It’s left me feeling lonely and hollow.

This song came up on my iPod yesterday as I worked in my art journal, trying to feel some connection to the other people at the coffee shop.  I played it on a loop until I could cry, until I could let myself feel all I was feeling.  I think Cap would understand.

Ω

It’s not your eyes
It’s not what you say
It’s not your laughter that gives you away
You’re just lonely
You’ve been lonely, too long
All your actin’
Your thin disguise
All your perfectly delivered lies
They don’t fool me
You’ve been lonely, too long
Let me in the wall, you’ve built around
And we can light a match and burn it down
Let me hold your hand and dance ’round and ’round the flame
In front of us
Dust to
You’ve held your head up
You’ve fought the fight
You bear the scars
You’ve done your time
Listen to me
You’ve been lonely, too long
Let me in the wall, you’ve built around
And we can light a match and burn them down
And let me hold your hand and dance ’round and ’round the flames
In front of us
Dust to dust
Ω

 

Temba, His Arms Wide*

After a few days of sneaky depression, the kind of depression that makes it sensible to lie to my therapist about why I cancelled my appointment, I shoved myself out the door with my art supplies.

There’s always a point in The Black when It starts to thin, when a crack seems possible.  If I push too soon, The Black swallows me with doubt, failure, hopelessness.  I’ve learned to wait, to leave the insanity of my thoughts alone.  In The Black, waiting feels like giving up.  It’s not.  It’s just waiting.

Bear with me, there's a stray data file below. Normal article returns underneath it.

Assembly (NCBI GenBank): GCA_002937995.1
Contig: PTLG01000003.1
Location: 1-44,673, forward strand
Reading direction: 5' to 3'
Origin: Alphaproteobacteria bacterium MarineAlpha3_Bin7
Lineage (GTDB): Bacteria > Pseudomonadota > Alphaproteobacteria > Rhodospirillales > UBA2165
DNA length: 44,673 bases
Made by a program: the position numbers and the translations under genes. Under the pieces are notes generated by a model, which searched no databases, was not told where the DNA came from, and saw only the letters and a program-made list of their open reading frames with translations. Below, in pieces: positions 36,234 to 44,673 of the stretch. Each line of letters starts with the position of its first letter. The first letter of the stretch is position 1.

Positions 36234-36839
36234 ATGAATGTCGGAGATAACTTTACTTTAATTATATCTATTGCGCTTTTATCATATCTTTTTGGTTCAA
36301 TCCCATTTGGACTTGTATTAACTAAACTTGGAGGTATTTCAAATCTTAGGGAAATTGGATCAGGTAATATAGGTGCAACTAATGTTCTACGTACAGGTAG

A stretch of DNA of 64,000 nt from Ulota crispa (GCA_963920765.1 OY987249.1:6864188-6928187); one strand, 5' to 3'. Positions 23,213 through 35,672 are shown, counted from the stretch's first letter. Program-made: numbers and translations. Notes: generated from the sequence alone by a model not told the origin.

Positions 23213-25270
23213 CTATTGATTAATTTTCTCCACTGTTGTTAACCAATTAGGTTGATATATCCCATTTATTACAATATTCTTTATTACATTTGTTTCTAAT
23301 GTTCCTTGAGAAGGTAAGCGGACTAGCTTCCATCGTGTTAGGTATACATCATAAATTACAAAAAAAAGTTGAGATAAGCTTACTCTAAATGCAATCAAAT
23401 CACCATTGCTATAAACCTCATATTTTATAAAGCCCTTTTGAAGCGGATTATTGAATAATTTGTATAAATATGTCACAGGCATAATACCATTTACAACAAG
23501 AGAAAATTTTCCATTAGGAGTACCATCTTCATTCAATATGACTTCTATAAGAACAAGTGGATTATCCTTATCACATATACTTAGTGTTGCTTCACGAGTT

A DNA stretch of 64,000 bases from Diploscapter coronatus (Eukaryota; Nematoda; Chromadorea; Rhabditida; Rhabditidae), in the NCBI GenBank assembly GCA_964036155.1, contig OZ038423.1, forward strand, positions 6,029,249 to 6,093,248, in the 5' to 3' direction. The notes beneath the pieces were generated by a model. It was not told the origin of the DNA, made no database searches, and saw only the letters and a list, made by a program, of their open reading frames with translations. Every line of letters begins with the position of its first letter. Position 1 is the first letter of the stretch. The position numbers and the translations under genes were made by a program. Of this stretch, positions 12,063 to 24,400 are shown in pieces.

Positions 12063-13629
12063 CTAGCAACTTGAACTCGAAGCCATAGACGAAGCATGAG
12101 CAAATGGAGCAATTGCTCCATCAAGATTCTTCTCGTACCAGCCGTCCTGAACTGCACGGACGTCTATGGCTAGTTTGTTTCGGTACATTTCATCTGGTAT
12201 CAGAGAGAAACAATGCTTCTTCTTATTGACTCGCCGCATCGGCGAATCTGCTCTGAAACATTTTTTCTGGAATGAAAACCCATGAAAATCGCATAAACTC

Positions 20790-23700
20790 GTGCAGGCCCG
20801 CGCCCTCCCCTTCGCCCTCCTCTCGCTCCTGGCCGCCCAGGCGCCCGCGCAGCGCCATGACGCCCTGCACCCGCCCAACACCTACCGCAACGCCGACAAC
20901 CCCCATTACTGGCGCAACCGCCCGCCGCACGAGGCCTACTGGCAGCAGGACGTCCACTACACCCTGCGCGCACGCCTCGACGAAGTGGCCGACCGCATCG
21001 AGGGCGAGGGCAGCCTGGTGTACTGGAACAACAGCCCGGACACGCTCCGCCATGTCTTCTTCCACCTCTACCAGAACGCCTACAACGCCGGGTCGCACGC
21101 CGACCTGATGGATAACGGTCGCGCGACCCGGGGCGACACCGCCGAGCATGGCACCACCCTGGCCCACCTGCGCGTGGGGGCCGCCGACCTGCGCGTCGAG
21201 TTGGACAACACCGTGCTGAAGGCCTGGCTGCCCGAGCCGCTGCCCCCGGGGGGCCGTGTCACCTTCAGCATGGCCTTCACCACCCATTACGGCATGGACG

At the coffee shop, I felt the crack.  Like a door ajar in the night, a thin line of light cut across my dark floor.  With that crack of light came a flood of gifts.  Real ones.

My friend, Sue, sent me one of her Care Packages full of Entertainment Weeklys, refrigerator magnets, a CD of her favorite show tunes and the most thoughtful piece of jewelry I’ve ever owned.  She had a necklace made from a picture of Henry.  It looks just like him.

Another friend texted to say that since I’ve always supported his music, he’s sending me an early (and secret, shhhh) CD of the songs he’s recorded so far in the studio.  I know he could be bigger than Billy Joel.

My landlord texted to say she sent my worries about the strong mold smell in my sitting room to Management.  They asked her and her husband/maintenance man to come check it out today.  I’m so relieved.  Visions of black mold have been dancing in my dreams.

An artist/teacher I met at The Muskogee Art Guild emailed me to say the drawing class I so dearly wanted to take and couldn’t afford would be covered by a scholarship.  And my friend, Sally, confirmed the date of her birthday party back in Iowa, so I can take a trip back home and take the class.

There are other gifts, but these blinded me.  Light does that when a person has been sitting in the Dark

I’m mindful of standing open-armed instead of denying or shaking off these gifts, receiving and being warmed.

I am full of color today.

*Caution: Star Trek reference.  The following YouTube bit doesn’t relate at all to this post, but I love this guy’s take on said ST:TNG reference.